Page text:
Category: employer policies

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Face Coverings Are Now Required for Employees of Select Oregon Businesses

Pursuant to Oregon Health Authority (OHA) guidance, employers in certain businesses must require employees, contractors, and volunteers to wear a mask, face covering, or face shield, unless an accommodation for people with disabilities or other exemption applies. On June 11, 2020, the OHA issued updated guidance explaining that face coverings are not required when eating/drinking … Continue Reading

Ten Things to Consider In Getting Back to Work

As restrictions are easing, employers are planning for and starting to bring people back to work.  In these extraordinary times, everyone recognizes that things will not be business as usual.  Here is our “Top 10” checklist of things to consider as we move toward the “new normal.” Reluctant Returners. Many employees are eager to return … Continue Reading

Staying Connected with Your Employees: Temporary Hours Reduction or Work Share Program?

Employers facing changes in their business or broader economic downturns must find ways to respond and weather the storm.  Typically, this means cutting expenses, while maintaining their ability to operate.  For many (if not most) businesses, payroll is the single largest expense item.  And when business slows, employees are left with excess capacity and are … Continue Reading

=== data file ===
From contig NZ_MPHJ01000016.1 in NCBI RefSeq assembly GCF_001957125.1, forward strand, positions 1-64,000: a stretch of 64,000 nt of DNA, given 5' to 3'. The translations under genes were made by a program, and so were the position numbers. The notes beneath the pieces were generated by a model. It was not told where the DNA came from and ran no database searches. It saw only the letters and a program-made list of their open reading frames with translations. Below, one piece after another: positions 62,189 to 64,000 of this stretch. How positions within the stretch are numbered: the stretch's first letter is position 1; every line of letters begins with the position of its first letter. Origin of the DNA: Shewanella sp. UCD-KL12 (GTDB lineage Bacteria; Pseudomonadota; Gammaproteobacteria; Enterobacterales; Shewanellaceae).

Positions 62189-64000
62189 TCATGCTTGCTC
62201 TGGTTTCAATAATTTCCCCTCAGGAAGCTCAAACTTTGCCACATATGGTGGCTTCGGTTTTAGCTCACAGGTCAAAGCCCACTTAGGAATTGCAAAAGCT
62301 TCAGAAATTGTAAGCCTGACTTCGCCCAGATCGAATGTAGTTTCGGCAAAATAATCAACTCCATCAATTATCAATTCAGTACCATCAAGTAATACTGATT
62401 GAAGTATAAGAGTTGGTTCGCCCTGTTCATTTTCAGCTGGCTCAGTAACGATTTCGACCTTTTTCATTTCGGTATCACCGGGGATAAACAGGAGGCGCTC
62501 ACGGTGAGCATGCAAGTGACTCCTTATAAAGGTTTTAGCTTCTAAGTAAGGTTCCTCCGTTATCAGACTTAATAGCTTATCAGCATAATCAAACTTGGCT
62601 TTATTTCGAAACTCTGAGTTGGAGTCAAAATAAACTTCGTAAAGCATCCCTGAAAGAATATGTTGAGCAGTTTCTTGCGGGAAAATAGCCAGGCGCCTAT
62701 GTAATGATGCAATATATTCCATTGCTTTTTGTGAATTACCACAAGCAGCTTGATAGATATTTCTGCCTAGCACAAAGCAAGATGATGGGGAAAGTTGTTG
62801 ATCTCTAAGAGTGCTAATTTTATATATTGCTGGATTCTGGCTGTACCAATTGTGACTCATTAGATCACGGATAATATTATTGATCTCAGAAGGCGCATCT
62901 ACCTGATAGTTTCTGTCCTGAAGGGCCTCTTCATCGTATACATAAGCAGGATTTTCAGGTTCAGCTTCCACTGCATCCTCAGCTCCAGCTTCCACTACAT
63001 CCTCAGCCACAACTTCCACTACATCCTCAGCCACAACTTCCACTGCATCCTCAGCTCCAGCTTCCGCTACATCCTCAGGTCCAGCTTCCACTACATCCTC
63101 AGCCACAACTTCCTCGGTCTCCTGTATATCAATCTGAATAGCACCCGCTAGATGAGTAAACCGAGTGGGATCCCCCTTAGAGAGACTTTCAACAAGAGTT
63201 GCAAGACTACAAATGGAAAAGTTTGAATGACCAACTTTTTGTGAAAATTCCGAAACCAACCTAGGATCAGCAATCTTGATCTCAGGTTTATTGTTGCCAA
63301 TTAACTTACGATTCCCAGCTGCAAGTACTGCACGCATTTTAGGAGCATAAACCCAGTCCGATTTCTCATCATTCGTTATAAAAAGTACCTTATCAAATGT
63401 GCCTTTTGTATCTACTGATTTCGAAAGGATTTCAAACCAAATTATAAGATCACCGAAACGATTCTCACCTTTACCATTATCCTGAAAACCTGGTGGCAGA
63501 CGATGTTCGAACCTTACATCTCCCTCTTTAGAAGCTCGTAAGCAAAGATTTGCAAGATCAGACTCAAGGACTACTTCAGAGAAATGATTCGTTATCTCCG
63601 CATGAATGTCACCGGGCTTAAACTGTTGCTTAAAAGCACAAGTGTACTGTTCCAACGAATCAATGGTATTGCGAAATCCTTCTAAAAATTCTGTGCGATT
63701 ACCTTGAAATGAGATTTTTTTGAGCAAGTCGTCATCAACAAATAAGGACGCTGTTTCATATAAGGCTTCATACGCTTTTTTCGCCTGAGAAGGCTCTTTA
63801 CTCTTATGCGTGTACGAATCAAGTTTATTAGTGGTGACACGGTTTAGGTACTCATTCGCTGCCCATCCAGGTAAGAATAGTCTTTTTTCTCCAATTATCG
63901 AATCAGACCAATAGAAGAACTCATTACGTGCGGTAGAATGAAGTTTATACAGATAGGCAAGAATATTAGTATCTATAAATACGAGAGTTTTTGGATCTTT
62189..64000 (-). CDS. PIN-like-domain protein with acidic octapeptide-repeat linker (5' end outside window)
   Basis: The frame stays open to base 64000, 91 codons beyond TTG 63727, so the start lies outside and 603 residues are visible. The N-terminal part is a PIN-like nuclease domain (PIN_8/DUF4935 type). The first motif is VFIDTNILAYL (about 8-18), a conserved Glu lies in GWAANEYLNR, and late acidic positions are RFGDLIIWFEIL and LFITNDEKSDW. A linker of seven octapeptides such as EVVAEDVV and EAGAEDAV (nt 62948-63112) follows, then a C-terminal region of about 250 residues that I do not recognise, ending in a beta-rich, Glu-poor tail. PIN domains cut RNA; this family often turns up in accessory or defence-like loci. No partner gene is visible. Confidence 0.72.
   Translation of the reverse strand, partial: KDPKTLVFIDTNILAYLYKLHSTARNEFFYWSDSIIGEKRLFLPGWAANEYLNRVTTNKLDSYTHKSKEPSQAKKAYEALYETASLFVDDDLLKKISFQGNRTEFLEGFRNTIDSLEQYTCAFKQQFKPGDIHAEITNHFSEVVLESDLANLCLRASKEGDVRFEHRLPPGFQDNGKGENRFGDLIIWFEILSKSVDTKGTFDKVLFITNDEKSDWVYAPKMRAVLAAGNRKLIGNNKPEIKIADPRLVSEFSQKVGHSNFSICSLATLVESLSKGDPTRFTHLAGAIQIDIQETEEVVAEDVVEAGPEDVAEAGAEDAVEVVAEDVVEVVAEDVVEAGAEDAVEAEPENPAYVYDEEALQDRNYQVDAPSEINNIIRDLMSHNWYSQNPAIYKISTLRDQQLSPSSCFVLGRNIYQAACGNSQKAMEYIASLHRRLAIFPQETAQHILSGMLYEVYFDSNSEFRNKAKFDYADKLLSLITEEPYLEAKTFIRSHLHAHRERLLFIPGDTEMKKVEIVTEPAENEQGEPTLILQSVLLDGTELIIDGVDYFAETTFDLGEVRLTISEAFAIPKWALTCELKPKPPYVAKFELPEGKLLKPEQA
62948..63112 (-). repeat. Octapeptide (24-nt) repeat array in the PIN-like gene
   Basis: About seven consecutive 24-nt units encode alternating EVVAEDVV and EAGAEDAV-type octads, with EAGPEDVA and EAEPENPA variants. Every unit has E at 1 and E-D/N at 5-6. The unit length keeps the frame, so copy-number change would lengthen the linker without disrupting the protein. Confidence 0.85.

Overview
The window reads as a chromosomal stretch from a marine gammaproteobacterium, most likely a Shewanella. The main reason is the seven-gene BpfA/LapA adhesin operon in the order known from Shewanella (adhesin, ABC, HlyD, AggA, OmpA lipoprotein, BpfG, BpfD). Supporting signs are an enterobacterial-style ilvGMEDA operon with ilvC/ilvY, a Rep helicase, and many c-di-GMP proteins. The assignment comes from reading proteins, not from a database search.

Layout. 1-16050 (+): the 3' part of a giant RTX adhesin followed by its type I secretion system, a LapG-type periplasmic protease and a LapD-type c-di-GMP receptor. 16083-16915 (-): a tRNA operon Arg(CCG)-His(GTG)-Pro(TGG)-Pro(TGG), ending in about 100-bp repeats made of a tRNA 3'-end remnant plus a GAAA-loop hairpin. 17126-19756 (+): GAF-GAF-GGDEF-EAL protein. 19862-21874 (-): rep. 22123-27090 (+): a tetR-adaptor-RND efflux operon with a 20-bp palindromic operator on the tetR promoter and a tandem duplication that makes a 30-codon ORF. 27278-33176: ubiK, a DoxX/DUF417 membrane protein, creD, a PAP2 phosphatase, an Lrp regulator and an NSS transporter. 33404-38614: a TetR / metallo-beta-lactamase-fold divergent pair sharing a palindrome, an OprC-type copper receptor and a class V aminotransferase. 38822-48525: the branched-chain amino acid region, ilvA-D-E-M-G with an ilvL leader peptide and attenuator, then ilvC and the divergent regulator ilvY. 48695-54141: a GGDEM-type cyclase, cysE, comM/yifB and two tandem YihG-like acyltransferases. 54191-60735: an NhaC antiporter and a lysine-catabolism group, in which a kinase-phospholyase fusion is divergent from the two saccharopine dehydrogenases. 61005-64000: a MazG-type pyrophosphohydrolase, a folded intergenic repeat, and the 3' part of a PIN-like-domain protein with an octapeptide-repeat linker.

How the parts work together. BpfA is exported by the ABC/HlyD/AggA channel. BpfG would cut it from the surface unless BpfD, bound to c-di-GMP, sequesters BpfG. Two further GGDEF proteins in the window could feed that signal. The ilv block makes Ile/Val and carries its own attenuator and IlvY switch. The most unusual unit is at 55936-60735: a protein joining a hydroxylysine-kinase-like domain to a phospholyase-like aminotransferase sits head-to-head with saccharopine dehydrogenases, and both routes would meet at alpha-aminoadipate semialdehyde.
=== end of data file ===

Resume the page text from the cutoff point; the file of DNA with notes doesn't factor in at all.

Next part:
California Court of Appeal Issues Warning to Employers with Unlimited Paid Time Off Policies

California is like every other state in that it does not require employers to provide employees with paid time off.  Unlike in most other states, however, if an employer does provide employees with paid time off, then employees have a vested right in such time.  What this means is that employers are prohibited from enacting … Continue Reading

Washington’s New Leave Laws and the COVID-19 Outbreak

No sooner has Washington enacted two major new leave laws – the Washington Paid Sick Leave Law and the Washington Paid Family and Medical Leave Law (WPFML) – than the State has found itself to be one of the epicenters of the COVID-19 outbreak.  Here is what Washington employers need to know about Paid Sick … Continue Reading

A Return to Common Sense in Federal Labor Law

Through a series of decisions issued in late 2019, the National Labor Relations Board (“NLRB” or “Board”) has signaled a return to common sense in its approach to the rules governing labor relations.  Here are a few of the Board’s decisions that are of interest to employers. Employers May Require Employees to Maintain Confidentiality in … Continue Reading

California Supreme Court Clarifies What Constitutes “Hours Worked” Under California Law

In Amanda Frlekin v. Apple Inc., No. S243805 (Feb. 13, 2020), the California Supreme Court responded to a request by the United States Court of Appeal for the Ninth Circuit to answer the following question: Is time spent on the employer’s premises waiting for, and undergoing, required exit searches of packages, bags, or personal technology … Continue Reading